I have been providing therapy in the NHS and in private practice since I began my training in 1999. I am a registered therapist with rscpp.co.uk, AXA, and BUPA.
Why Psychological Therapy?
Some people come for psychological help because they feel they are facing a crisis of some kind. Some come even though they are getting on with their lives but because they feel stuck, or something known or unknown bothers them about themselves. Perhaps there is a sense of unease which is hard to put into words, or an unwelcome pattern of behaviour or relationships which keeps repeating itself.
Usually, people come because they know that they need to make a change in their lives, but often they do not know what needs to change, when or in what way. It is not always easy to change, and psychological therapy focus on what this might mean, what it might feel like, and why change can be so difficult to bring about.
Psychological therapy is about wanting to understand ourselves, and wanting to be understood. It is about how we want to be found, and how we might want to remain hidden. It can be about loss, and separation, as well as being about the desire to be with others. Psychological therapy can be a satisfying experience; a chance to focus on one’s own needs in a world that is often fast-paced, and centred on the expectations of others and society. There is seldom time to think in depth about how one feels and why, or to deal with the difficult questions that invariably arise in life about finding meaning, and fulfillment.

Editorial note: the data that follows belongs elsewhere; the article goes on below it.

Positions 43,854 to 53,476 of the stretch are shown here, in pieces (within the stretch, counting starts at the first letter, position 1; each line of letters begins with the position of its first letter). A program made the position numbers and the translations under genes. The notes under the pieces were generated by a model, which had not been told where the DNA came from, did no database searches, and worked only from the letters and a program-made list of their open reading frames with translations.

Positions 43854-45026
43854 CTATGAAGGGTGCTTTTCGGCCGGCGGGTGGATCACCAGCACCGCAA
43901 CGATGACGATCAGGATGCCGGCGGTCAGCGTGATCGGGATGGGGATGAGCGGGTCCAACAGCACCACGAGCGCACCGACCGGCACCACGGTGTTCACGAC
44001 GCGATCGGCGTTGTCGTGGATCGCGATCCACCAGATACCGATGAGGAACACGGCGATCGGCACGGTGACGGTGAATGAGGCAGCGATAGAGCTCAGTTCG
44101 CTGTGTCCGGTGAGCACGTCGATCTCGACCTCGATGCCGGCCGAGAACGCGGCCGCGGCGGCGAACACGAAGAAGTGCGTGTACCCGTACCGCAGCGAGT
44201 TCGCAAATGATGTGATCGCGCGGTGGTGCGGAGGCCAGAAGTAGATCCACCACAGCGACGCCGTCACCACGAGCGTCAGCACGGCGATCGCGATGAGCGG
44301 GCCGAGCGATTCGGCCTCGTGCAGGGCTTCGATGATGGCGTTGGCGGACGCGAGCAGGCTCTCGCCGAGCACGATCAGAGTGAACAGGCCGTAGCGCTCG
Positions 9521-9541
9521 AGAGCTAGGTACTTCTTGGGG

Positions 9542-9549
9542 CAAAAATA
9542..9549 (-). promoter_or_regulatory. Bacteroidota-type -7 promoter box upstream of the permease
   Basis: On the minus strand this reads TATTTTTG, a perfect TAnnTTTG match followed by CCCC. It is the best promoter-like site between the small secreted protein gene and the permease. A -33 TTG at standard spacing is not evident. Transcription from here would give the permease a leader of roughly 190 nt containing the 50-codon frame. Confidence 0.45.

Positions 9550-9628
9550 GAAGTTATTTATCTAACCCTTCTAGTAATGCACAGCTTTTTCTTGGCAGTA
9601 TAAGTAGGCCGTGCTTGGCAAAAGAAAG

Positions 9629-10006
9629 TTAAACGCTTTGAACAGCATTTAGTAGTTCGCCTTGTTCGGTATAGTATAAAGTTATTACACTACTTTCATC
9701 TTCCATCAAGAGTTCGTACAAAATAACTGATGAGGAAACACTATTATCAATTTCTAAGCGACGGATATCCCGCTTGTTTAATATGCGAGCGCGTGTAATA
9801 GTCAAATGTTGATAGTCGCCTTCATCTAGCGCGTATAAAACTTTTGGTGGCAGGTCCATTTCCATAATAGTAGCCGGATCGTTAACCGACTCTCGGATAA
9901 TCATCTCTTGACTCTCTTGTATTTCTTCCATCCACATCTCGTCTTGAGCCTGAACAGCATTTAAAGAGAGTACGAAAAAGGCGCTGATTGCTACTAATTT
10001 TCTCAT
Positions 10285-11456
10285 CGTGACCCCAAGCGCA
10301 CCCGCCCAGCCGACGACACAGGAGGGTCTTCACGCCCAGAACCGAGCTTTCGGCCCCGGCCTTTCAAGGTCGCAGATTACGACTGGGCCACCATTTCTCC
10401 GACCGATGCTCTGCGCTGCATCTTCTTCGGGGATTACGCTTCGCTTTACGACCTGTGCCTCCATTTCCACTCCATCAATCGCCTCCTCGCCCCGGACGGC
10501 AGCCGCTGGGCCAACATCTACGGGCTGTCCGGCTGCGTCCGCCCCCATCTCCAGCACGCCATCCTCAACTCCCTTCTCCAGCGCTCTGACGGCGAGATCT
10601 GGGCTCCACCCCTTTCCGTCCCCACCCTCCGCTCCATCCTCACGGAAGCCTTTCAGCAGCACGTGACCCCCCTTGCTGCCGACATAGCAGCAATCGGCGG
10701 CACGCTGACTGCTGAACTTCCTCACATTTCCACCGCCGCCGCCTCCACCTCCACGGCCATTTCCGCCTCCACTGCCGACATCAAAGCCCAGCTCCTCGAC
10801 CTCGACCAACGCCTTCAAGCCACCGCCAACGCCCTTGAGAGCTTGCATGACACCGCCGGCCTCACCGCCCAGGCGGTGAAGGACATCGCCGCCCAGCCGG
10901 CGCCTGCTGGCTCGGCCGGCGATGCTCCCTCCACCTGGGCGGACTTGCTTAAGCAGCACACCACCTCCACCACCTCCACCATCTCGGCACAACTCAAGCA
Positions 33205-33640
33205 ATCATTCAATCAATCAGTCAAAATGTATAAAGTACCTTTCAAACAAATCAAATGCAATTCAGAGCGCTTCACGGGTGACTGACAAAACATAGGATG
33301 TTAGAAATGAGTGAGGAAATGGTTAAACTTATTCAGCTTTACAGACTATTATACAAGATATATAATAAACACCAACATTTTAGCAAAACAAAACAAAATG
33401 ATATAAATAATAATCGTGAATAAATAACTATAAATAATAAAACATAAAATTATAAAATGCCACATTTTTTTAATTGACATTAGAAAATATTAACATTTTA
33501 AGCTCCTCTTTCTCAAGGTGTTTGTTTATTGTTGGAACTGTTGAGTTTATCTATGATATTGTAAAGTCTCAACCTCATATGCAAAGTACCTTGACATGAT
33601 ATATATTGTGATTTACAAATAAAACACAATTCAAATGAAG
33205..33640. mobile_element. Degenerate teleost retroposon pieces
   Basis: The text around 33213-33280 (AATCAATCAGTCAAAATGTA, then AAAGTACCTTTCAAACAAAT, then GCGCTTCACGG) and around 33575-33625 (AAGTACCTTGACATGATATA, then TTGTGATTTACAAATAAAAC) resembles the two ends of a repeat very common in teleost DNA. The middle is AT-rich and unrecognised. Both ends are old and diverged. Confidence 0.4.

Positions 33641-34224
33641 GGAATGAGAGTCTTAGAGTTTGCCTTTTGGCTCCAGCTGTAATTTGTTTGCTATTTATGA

As a psychological therapist, I do not offer advice, but an opportunity to think together about the difficulties in one’s life and what these might mean. I do not offer immediate solutions, although sometimes it can be helpful to focus on specific areas of difficulty that are making life feel like a struggle. This is why I like to work in an integrative way, using methods from a variety of treatment approaches such as Cognitive-Behavioural Therapy, Psychoanalytic Psychotherapy, or mindfulness-based approaches. I have also completed my training in Eye Movement Desensitization and Reprocessing (EMDR) which is a particular form of therapy that was originally developed for people who have experienced a trauma in their lives.
For more information about EMDR please visit the following websites:
If you are interested in psychological therapy, the following information might help you to understand more about what it involves:
“The Examined Life” by Stephen Grosz – a book of short vignettes about this psychotherapist’s work.
“EMDR: The breakthrough eye movement therapy for overcoming anxiety, stress and trauma” (2007) Eds F. Shapiro & M. Forrest, Basic Books.